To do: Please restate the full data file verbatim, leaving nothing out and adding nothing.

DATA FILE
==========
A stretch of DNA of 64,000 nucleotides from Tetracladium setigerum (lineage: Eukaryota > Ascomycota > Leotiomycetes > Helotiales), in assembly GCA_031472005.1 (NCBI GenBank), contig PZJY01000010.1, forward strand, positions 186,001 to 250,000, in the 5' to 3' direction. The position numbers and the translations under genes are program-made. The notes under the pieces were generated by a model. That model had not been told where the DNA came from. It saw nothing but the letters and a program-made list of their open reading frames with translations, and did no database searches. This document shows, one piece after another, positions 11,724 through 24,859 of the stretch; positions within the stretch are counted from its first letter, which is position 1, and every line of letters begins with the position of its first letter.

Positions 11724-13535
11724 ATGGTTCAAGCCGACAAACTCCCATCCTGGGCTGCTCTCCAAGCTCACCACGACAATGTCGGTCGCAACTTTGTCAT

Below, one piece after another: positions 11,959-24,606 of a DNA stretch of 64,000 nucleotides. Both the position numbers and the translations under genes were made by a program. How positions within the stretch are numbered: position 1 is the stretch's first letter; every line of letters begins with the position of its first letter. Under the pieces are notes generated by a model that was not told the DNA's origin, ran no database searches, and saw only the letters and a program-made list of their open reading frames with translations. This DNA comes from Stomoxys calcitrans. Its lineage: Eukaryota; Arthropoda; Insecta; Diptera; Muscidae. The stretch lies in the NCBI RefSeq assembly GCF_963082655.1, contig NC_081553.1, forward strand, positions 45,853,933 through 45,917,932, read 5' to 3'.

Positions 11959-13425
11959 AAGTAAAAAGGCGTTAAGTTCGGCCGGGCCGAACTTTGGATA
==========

A stretch of DNA of 64,000 nucleotides from Tetracladium setigerum (lineage: Eukaryota > Ascomycota > Leotiomycetes > Helotiales), in assembly GCA_031472005.1 (NCBI GenBank), contig PZJY01000010.1, forward strand, positions 186,001 to 250,000, in the 5' to 3' direction. The position numbers and the translations under genes are program-made. The notes under the pieces were generated by a model. That model had not been told where the DNA came from. It saw nothing but the letters and a program-made list of their open reading frames with translations, and did no database searches. This document shows, one piece after another, positions 11,724 through 24,859 of the stretch; positions within the stretch are counted from its first letter, which is position 1, and every line of letters begins with the position of its first letter.

Positions 11724-13535
11724 ATGGTTCAAGCCGACAAACTCCCATCCTGGGCTGCTCTCCAAGCTCACCACGACAATGTCGGTCGCAACTTTGTCAT

Below, one piece after another: positions 11,959-24,606 of a DNA stretch of 64,000 nucleotides. Both the position numbers and the translations under genes were made by a program. How positions within the stretch are numbered: position 1 is the stretch's first letter; every line of letters begins with the position of its first letter. Under the pieces are notes generated by a model that was not told the DNA's origin, ran no database searches, and saw only the letters and a program-made list of their open reading frames with translations. This DNA comes from Stomoxys calcitrans. Its lineage: Eukaryota; Arthropoda; Insecta; Diptera; Muscidae. The stretch lies in the NCBI RefSeq assembly GCF_963082655.1, contig NC_081553.1, forward strand, positions 45,853,933 through 45,917,932, read 5' to 3'.

Positions 11959-13425
11959 AAGTAAAAAGGCGTTAAGTTCGGCCGGGCCGAACTTTGGATA